First let’s start with a little test for you to take.

This only takes a minute.

Watch the video below:

This is an example of what is called “inattention blindness” or “change blindness”. The idea is that people often miss large changes in their visual field. This has been shown in many experiments.

So what does this mean if you are designing a website or something on a computer screen? It means that you can’t assume that just because something is on the screen means that people see it. This is especially true when you refresh a screen and make one change on it. People may not realize they are even looking at a different screen. Remember, just because something happens in the visual field doesn’t mean that people are consciously aware of it.

Just how complex is your noggin?

Your brain synapses are actually more like individual microprocessors than simple on/off switches, and your brain has hundreds of trillions of them.

Researchers Successfully Translate Brainwaves Into Words

According to Stephen Smith, a Stanford professor of molecular and cellular physiology, the brain is vastly more intricate than we had ever imagined:

One synapse, by itself, is more like a microprocessor–with both memory-storage and information-processing elements–than a mere on/off switch. In fact, one synapse may contain on the order of 1,000 molecular-scale switches. A single human brain has more switches than all the computers and routers and Internet connections on Earth.

Yup, you’ve got the world’s craziest network right on top of yer shoulders.

… Read original article …

To all SOT members in 52 countries around the world may I wish you a Happy New Year and to our Australian members a relaxing and happy break over the January holidays.

In Australia, we are beach-lovers. This is our summer break so we mostly head off to our beaches and favourite holiday destinations with our family and friends. Traditionally, it’s a time for Aussies to relax together, to renew friendships and to have some fun.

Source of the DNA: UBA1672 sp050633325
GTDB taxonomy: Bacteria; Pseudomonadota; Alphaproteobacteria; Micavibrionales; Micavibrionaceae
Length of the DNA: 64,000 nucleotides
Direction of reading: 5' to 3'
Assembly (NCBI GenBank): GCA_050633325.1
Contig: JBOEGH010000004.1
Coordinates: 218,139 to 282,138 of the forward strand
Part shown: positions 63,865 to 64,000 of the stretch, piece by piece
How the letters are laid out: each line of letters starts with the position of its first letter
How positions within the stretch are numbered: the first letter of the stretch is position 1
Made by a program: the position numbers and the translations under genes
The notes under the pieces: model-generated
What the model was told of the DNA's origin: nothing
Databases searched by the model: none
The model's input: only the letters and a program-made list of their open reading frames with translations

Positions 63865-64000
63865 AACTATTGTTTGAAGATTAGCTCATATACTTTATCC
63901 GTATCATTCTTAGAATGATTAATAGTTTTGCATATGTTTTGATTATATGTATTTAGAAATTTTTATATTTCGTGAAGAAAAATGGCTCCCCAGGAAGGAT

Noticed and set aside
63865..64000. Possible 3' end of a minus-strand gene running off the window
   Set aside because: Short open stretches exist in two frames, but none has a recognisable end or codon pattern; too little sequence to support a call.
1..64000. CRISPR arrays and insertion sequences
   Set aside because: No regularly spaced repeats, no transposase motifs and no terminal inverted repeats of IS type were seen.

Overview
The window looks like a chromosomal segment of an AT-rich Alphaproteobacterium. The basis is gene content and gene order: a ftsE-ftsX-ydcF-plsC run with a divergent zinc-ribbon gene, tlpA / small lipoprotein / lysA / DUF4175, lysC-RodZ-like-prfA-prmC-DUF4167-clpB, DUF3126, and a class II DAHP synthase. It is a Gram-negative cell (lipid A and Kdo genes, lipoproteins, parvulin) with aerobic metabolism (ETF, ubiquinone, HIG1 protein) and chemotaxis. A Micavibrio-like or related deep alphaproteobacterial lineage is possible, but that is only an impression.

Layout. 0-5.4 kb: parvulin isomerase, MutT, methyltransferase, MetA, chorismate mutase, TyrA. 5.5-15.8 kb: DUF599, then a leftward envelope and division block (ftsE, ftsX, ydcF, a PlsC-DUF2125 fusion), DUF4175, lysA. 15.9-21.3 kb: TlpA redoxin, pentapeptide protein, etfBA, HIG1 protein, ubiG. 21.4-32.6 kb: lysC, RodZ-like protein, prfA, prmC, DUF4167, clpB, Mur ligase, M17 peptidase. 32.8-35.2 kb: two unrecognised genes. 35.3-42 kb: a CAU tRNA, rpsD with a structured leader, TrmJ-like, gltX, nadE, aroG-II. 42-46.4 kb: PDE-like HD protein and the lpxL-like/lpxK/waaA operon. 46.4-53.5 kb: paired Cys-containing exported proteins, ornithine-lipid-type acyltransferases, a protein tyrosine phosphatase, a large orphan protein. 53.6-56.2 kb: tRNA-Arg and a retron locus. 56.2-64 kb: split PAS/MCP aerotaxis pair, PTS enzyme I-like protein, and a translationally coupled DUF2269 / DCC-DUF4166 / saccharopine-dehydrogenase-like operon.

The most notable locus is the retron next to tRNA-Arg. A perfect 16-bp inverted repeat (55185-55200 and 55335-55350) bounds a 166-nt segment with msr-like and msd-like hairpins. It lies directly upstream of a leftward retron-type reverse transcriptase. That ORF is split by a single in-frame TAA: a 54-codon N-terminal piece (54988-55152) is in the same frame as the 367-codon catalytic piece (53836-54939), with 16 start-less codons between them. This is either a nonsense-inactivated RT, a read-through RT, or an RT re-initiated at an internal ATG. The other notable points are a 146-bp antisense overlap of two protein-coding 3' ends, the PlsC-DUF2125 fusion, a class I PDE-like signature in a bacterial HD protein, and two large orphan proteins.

We also have time to do a lot of reading and thinking. We meditate alone on our past year and our plans for the coming year. We have many shared discussions while sitting on the beach with friends or over a family barbecue. (Here’s a picture of St Kilda Beach where I was born and where I live today.)

Of course, I realise that SOT members in other countries do not live on the beach but in a diverse range of locations and different settings. So whatever situation you find yourself in January, I do hope you will have time to meditate and think and to renew your life as you embark on a new year.

Very best wishes to you and your family and friends, and I hope we will continue our journey into thinking … together in 2011.



Researchers have found evidence for “chronesthesia,” which is the brain’s ability to be aware of the past and future, and to mentally travel in subjective time.

They found that activity in different brain regions is related to chronesthetic states when a person thinks about the same content during the past, present, or future.

Image credit: Lars Nyberg, et al. ©2010 PNAS.

The ability to remember the past and imagine the future can significantly affect a person’s decisions in life. Scientists refer to the brain’s ability to think about the past, present, and future as “chronesthesia,” or mental time travel, although little is known about which parts of the brain are responsible for these conscious experiences.

In a new study, researchers have used functional magnetic resonance imaging (fMRI) to investigate the neural correlates of mental time travel and better understand the nature of the mental time in which the metaphorical “travel” occurs.

… Click to original article …


Jeff Hawkins has a track record at predicting the future. The founder of Palm and inventor of the PalmPilot, he spent the 1990s talking of a coming world in which we would all carry powerful computers in our pockets. “No one believed in it back then–people thought I was crazy,” he says. “Of course, I’m thrilled about how successful mobile computing is today.”


At his current firm, Numenta, Hawkins is working on another idea that seems to out of left field: copying the workings of our own brains to build software that makes accurate snap decisions for today’s data-deluged businesses.

He and his team have been working on their algorithms since 2005 and are finally preparing to release a version that is ready to be used in products.

Numenta’s technology is aimed at variety of applications, such as judging whether a credit card transaction is fraudulent, anticipating what a Web user will click next, or predicting the likelihood that a particular hospital patient will suffer a relapse.

— Click here for original article …